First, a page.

Wine (which, its authors say, stands for 'Wine is not an emulator') is a Windows-compatible application launching environment for Linux and several other non-Microsoft other operating systems in which users can run many programs designed for Windows. Since not every Windows program runs correctly under Wine, and many of the programs I tested successfully were not listed on the other Wine compatibility lists I found, I've put together this list of programs that work (or at least seem to work -- I didn't test every function of every program!) more or less as they do under Windows.
For these tests, I used the Wine version built into Knoppix versions 3.1 and 3.2. Knoppix is a free Debian-based Linux distribution that requires no installation on or changes to your hard drive. It boots and runs its filesystem directly from a CD. Additionally, it write-protects your Windows hard drive(s) by default, making it an exceptionally safe way to test Wine and/or Linux.
Zero Config Wine
All programs tested were previously installed and no special setup, configuration or manual file copying under Wine was used. In other words, any program listed below works "as is."
5. Improving Wine's Debugger
17�Apr�2003�-�19�Apr�2003 (6 posts) Archive Link: "winedbg"
People: Michal Miroslaw,�Eric Pouech,�Ove Kaaven,�,�Ove K�ven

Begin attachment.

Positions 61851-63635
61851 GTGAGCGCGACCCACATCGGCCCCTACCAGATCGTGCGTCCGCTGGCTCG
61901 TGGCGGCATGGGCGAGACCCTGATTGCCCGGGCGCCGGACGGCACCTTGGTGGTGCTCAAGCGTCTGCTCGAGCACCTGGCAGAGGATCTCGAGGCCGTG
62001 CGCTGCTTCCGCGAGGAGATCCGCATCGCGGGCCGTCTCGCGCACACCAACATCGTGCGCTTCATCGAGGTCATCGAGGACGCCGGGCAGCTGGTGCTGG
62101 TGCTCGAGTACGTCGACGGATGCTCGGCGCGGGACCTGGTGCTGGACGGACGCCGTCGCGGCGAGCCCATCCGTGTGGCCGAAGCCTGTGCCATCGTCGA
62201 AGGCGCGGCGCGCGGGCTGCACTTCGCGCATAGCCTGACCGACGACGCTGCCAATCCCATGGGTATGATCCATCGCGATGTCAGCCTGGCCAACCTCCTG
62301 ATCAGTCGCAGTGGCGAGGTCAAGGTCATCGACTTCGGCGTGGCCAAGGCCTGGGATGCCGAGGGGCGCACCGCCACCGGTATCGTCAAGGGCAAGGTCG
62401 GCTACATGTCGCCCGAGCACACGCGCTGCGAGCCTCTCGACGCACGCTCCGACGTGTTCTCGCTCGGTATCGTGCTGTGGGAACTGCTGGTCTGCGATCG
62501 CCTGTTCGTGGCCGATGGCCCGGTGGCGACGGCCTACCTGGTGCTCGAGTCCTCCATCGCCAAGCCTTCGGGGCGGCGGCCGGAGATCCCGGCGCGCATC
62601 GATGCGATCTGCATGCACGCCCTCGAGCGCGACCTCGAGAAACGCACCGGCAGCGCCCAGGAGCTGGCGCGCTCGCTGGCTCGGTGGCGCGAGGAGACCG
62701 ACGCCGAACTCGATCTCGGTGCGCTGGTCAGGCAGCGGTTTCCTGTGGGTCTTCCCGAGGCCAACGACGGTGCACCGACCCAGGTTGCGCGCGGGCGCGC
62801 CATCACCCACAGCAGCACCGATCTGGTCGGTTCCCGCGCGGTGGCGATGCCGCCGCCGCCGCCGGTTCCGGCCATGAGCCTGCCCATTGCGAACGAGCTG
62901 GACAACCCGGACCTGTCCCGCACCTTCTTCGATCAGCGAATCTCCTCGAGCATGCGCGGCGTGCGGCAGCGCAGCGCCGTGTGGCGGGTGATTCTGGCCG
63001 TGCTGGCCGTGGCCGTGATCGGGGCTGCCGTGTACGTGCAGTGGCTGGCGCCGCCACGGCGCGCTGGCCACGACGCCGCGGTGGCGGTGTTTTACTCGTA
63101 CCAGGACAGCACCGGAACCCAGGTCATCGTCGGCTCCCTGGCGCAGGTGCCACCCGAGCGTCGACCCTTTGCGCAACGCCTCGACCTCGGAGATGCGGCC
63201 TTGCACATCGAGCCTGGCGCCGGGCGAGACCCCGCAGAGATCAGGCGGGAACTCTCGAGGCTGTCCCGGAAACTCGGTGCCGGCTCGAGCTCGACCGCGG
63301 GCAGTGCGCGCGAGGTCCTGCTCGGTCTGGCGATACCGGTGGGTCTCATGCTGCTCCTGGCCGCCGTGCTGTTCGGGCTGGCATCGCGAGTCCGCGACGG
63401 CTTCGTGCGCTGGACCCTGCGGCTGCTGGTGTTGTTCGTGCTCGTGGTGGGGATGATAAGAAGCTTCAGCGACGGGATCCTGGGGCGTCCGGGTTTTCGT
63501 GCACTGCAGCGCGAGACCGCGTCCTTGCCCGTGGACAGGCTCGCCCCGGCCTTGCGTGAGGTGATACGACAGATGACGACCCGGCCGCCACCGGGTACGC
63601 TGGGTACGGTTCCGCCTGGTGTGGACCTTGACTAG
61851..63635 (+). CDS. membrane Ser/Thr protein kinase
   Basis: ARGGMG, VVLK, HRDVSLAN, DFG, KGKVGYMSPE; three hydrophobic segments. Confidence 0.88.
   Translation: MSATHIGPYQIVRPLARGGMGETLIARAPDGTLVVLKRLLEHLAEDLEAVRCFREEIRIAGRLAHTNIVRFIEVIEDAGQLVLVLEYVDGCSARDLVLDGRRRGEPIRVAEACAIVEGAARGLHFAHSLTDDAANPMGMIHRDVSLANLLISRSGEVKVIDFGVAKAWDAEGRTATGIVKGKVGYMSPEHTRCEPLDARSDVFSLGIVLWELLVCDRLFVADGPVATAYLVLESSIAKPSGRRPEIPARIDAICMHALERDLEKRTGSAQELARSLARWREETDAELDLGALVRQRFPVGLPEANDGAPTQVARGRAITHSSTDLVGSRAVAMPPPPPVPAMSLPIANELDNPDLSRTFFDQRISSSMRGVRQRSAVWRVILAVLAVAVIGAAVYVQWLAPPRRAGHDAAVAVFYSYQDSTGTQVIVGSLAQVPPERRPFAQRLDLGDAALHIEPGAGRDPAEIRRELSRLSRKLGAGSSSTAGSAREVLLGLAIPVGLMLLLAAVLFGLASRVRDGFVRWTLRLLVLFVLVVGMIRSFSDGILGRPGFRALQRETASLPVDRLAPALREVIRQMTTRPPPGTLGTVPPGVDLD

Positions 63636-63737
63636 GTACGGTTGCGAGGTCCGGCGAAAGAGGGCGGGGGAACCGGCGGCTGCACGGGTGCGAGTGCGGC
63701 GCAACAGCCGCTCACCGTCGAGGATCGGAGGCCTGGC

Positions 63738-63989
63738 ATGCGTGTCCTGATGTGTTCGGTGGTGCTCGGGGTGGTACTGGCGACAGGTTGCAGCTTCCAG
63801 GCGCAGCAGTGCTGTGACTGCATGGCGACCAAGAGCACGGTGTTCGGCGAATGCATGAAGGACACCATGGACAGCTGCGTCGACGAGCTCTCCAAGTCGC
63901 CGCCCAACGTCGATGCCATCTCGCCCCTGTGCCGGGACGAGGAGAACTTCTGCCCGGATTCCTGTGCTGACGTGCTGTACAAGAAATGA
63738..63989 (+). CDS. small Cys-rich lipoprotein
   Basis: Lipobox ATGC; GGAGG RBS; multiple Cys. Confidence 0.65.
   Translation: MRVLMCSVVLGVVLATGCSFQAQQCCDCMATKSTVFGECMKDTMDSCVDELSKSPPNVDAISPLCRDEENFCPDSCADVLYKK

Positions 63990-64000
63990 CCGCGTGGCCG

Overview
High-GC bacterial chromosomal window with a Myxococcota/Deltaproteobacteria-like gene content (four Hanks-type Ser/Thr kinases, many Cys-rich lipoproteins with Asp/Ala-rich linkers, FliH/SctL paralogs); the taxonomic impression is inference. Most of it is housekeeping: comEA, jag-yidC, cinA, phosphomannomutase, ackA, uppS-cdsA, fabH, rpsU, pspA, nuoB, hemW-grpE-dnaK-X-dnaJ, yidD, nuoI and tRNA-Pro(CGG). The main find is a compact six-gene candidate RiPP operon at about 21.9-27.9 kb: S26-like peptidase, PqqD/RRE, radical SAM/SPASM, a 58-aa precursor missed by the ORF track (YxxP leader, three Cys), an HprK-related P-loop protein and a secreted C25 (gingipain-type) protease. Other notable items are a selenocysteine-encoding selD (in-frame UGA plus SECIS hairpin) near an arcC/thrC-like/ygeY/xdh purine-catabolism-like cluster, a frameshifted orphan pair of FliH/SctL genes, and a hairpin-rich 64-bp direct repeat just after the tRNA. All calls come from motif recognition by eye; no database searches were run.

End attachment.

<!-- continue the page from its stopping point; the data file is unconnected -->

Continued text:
Michal Miroslaw had some ideas for improving the Wine debugger and wanted to know if anyone thought the improvements would be helpful:
You can download the patch against current CVS from: http://mion.elka.pw.edu.pl/~mmirosla/winedbg.diff
Eric Pouech was happy to see the improvements, but cautioned against doing more:
I don't think we should spend too much time enhancing winedbg.
moreover, the --gdb option deprecates most of the extension you're looking at (I even wonder if we shouldn't set --gdb as default way to run winedbg, and to have a specific command line options for the current debugger)
Ove K�ven didn't think that was a good idea until more functionality was added, " Can you see backtraces for other threads than the current (the one that crashed) from gdb yet with that code? If not, --gdb is almost useless, most of the problems I've had that --gdb might have solved have been multithreaded. I once took a look but the code didn't spell out anything like "implement this to be able to read the registers of other threads" either, do you have a plan for it?"
The next day Eric posted a patch to fix it (http://www.winehq.com/hypermail/wine-patches/2003/04/0211.html) .
6. Accessing ODBC Databases
23�Apr�2003�-�24�Apr�2003 (2 posts) Archive Link: "ODBC"
People: Leonardo Luduena,�Bill Medland,�